A health insurance exchange is a set of state-run, standardized medical care plans, where residents of the US can buy health insurance policies that qualify for federal subsidies. According the the Patient Protection and Affordable Care Act, these exchanges are legally set to be in place by January 1, 2014. This means every state will offer its own exchange, and therefore provide the most affordable solution for those in need (or required by law to obtain) health insurance.
“These exchanges will create an online, one-stop shopping mall where consumers, employers, insurance brokers and others will view competing health plans side by side. By doing so, exchanges are designed to provide more value-based purchasing, more affordability and greater choice.” (Goldstein, Employee Benefit Adviser News)
Those who sell health insurance must stay informed, as these options will greatly affect the market. Changes in exchanges will definitely bring a new set of information, and customers need to be filled in. Each state will decide on their own approach: creating and maintaining their own exchange or following the federal fallback program. They can also take the federal fallback route temporarily while formulating the exchange of their preference.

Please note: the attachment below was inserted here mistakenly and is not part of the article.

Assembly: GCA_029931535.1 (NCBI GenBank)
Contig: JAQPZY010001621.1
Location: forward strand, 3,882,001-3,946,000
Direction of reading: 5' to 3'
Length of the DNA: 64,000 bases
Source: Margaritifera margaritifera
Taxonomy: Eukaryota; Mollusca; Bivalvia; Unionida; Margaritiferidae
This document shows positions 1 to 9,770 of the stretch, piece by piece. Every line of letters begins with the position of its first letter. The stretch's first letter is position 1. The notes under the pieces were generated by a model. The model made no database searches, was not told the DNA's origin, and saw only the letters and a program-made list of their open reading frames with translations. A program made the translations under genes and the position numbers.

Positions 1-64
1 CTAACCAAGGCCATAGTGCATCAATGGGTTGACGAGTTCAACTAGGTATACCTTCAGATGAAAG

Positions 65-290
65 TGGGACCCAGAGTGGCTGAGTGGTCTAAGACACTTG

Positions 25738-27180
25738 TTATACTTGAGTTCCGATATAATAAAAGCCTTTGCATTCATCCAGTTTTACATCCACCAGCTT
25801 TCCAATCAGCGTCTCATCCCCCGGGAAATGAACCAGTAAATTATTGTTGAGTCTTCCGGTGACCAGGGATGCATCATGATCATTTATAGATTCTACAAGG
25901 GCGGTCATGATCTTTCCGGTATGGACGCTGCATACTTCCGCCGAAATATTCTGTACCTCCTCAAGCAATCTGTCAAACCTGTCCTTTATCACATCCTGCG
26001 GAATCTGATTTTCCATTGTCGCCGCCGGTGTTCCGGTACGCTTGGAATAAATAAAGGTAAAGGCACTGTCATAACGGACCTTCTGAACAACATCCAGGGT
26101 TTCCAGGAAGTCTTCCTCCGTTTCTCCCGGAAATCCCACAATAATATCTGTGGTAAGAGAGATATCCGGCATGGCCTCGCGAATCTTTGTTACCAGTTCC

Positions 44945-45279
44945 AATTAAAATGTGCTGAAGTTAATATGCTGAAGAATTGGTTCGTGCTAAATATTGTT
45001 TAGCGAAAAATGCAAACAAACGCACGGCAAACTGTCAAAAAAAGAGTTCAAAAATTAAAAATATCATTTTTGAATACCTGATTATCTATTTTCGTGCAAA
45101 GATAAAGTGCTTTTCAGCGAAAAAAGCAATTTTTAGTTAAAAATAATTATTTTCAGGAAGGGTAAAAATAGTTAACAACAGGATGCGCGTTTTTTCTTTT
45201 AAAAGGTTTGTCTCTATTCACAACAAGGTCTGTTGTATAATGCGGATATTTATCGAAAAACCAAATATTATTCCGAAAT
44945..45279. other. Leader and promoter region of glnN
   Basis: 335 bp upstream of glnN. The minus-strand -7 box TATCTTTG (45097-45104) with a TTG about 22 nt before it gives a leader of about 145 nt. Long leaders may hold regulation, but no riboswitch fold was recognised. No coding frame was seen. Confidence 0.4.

- Public or private exchanges can positively affect employer provided health insurance plans by simplifying the process. They no longer have to decide on a single plan for all employees, as the exchange manages this task for them, and ensures overall premium affordability. Sounds like a plan!
- “Exchanges will be sold directly through brokers and through a still-undefined network of navigators.” (Goldstein) Which means agents will still be in business. PPACA doesn’t want to eliminate the aspect of trust and expertise in selecting a health insurance plan.
- Some health exchanges in place have already proven successful, such as CaliforniaChoice. This exchange has already been in place for 16 years and has helped 10,000 employers and 150,000 individuals by providing quality coverage.
It seems the best way to approach these changes is to keep everyone (agents and clients alike) in the know so that when January 1, 2014 rolls around there are no surprises, except for how affordable health insurance may happen to be.